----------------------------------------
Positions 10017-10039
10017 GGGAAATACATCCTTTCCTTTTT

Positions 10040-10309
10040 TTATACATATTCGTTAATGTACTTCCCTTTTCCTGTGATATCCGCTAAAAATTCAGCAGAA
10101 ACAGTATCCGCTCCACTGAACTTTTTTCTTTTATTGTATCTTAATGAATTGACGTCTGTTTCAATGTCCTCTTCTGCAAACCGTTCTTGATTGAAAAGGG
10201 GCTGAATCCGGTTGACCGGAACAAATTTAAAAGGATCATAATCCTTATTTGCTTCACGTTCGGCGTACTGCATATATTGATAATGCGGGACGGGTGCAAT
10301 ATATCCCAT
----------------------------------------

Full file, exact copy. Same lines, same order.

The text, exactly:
Positions 10017-10039
10017 GGGAAATACATCCTTTCCTTTTT

Positions 10040-10309
10040 TTATACATATTCGTTAATGTACTTCCCTTTTCCTGTGATATCCGCTAAAAATTCAGCAGAA
10101 ACAGTATCCGCTCCACTGAACTTTTTTCTTTTATTGTATCTTAATGAATTGACGTCTGTTTCAATGTCCTCTTCTGCAAACCGTTCTTGATTGAAAAGGG
10201 GCTGAATCCGGTTGACCGGAACAAATTTAAAAGGATCATAATCCTTATTTGCTTCACGTTCGGCGTACTGCATATATTGATAATGCGGGACGGGTGCAAT
10301 ATATCCCAT